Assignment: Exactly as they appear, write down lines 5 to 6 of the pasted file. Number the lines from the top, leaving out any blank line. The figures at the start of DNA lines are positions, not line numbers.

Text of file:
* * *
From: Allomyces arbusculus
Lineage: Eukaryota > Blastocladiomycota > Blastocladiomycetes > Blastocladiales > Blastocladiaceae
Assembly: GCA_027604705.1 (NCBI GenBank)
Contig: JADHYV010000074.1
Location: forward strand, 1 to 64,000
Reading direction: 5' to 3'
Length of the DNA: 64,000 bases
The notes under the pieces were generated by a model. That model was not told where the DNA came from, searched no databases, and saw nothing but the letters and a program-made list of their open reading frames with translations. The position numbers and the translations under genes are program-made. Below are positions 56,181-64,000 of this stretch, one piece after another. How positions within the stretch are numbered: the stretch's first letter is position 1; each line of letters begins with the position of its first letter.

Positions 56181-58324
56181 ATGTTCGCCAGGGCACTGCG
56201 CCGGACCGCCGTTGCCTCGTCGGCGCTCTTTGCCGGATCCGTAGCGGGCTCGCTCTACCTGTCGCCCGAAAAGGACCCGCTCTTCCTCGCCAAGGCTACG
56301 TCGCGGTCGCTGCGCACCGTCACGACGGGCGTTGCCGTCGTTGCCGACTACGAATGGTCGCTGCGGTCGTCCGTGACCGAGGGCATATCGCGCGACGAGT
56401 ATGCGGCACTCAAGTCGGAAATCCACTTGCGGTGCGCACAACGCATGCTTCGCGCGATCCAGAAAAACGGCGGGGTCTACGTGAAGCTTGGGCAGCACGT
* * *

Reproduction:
Location: forward strand, 1 to 64,000
Reading direction: 5' to 3'